Tuesday, March 16, 2004

"I took my eye off the ball."

Have you ever framed a shot and said to yourself, “I took my eye off the ball?” Who hasn’t? But did you ever ask yourself, “When did I take my eye off the ball?” Perhaps you’ve read or heard that you are supposed to watch the ball into contact, or watch the ball hit your strings. Maybe you’ve heard that it’s important to have the ball in focus at contact.

I’ve heard all of those things and even said some of them. Just because people say things and believe things doesn’t mean they’re true. Fortunately we have a method at our disposal for distinguishing assertion from fact -- the scientific method. Carl Sagan called it a candle in the dark. It’s really quite simple to use. The other day I used it to check the validity of the above statements.

I began with the following hypothesis: It is important to focus on the ball at contact.

To test the hypothesis, I designed the following experiment that you might want to try yourself.

1. Repeatedly bounce the ball upwards off your strings (self volley) to roughly eye height.
2. Establish that you can do this self volley with your full field of vision.
3. Next use your non-racquet arm to block your racquet, hand, and arm from your field of vision (while still allowing yourself to see rest of the ball’s trajectory including its peak).
4. Repeat the self volley with your vision occluded as described in step 3.
5. Try varying the amount of the ball’s path you can see, but never allowing yourself to see contact.

I discovered that as long as I could see the ball as it peaked, I had no trouble maintaining the self volley. Conclusion: my hypothesis is wrong.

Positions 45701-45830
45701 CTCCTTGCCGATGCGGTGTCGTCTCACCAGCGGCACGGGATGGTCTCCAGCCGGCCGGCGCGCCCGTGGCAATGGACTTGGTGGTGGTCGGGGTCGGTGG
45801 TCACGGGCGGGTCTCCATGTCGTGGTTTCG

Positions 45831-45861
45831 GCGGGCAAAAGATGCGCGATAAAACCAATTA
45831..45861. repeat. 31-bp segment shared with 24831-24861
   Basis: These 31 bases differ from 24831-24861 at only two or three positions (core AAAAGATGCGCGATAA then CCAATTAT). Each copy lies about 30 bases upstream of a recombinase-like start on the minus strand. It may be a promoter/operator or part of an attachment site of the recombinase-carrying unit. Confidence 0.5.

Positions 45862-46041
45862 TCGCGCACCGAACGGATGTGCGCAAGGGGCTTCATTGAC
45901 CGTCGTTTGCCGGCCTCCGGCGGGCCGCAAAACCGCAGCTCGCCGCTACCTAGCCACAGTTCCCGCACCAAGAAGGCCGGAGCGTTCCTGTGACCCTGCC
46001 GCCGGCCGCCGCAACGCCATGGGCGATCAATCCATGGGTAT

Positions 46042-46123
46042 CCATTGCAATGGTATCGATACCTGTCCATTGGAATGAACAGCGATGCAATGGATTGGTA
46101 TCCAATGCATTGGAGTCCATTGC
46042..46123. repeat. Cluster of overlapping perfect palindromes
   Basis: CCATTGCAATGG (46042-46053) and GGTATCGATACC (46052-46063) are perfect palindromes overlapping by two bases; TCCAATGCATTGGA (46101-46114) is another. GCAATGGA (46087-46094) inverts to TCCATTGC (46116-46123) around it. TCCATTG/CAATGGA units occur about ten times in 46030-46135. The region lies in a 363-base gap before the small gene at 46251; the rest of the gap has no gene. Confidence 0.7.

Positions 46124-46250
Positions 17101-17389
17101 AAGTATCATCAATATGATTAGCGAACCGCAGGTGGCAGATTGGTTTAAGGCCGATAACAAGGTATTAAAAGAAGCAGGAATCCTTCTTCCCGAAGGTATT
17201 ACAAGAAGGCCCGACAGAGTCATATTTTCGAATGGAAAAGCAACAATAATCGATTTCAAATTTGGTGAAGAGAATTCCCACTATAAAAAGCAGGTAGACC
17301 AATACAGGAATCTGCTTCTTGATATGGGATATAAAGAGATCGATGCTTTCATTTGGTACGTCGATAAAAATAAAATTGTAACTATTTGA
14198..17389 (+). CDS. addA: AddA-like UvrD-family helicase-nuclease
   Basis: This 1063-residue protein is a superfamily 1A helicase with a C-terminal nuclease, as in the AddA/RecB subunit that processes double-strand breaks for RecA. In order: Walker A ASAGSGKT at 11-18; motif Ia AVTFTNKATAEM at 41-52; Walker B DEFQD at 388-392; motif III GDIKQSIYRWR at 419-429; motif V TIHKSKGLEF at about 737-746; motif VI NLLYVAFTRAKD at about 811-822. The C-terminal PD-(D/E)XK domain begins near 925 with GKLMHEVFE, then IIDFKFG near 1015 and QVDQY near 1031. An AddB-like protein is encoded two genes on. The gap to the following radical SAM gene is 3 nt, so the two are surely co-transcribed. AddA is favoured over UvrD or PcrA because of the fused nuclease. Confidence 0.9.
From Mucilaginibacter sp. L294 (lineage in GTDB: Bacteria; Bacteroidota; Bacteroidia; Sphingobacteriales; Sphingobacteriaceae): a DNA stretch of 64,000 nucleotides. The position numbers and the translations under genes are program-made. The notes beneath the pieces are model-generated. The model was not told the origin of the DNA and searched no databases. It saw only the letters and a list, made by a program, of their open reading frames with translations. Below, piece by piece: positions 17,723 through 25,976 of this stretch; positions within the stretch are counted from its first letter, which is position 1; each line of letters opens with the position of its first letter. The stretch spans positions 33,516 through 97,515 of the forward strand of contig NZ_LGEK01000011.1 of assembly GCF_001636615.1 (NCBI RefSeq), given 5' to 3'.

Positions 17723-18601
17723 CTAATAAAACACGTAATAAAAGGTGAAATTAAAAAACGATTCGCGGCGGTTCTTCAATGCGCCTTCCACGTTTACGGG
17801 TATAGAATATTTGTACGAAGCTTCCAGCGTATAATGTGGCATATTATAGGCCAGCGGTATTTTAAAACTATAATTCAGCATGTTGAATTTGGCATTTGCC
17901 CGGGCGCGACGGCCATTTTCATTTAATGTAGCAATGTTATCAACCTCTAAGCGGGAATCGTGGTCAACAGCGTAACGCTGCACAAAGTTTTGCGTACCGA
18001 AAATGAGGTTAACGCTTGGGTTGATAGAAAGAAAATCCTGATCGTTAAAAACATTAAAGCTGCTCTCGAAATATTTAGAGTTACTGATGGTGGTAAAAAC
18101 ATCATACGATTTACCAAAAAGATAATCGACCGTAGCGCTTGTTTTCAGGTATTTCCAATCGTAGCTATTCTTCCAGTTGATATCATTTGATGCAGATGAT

Then I tried the following experiment to test this hypothesis: If I focus on the ball at contact, I don’t have to see the rest of the ball’s flight path to maintain a self volley.

1. Self volley as in the first experiment using your full visual field.
2. Block your vision of the flight of the ball except for the ball and racquet contact and a foot or so of the ball’s travel above the racquet.

I found this to be extremely difficult. Conclusion: my hypothesis is wrong.

From this further experiments come to mind, but I’ll leave those to enterprising readers to design. I feel pretty comfortable concluding that seeing some portion of the ball’s flight other than the moment of contact is important.

I have to admit that the results of these experiments didn’t surprise me because I’ve played tennis for a long time. I’ve also seen lots of photos of players at contact, and I’ve read the research literature into visual tracking in sports. I have hit plenty of balls behind my back and I can assure you that I don’t have eyes in the back of my head. I’ve also seen countless photos of pros hitting shots in which the pro’s eyes are not focused on the ball and are even closed at contact (Hingis appeared to blink at contact quite frequently). Tough to watch the ball meet the strings if your eyes are closed. I’ve also read studies of tennis players, volleyball players, and baseball batters who have been observed in controlled conditions tracking incoming balls. The players have been fitted with goggles that monitor the focus of the players’ eyes. Except for on rare occasions, none of the players focused their eyes on the ball at contact. Is there a better way to track the ball than the way that these players track the ball? Maybe. The way to find out is to try some experiments like the ones I did. From my experiments we moved one step closer to understanding why people hit the ball poorly by potentially ruling out one reason. More specifically we falsified the age old hypothesis that it is important to watch the ball into your strings.

Now if you catch yourself saying you took your eye off the ball on a mishit, ask yourself “when?” you took your eye off the ball. It may be that you did take your eye off the ball at some critical moment in the ball’s path. But maybe something else caused the mishit, like a sudden movement or a simple misalignment of your racquet. Those things do happen without a vision mistake. By avoiding a fixation on something that isn’t likely to have caused your error, I think you’ll be more likely to figure out what did.

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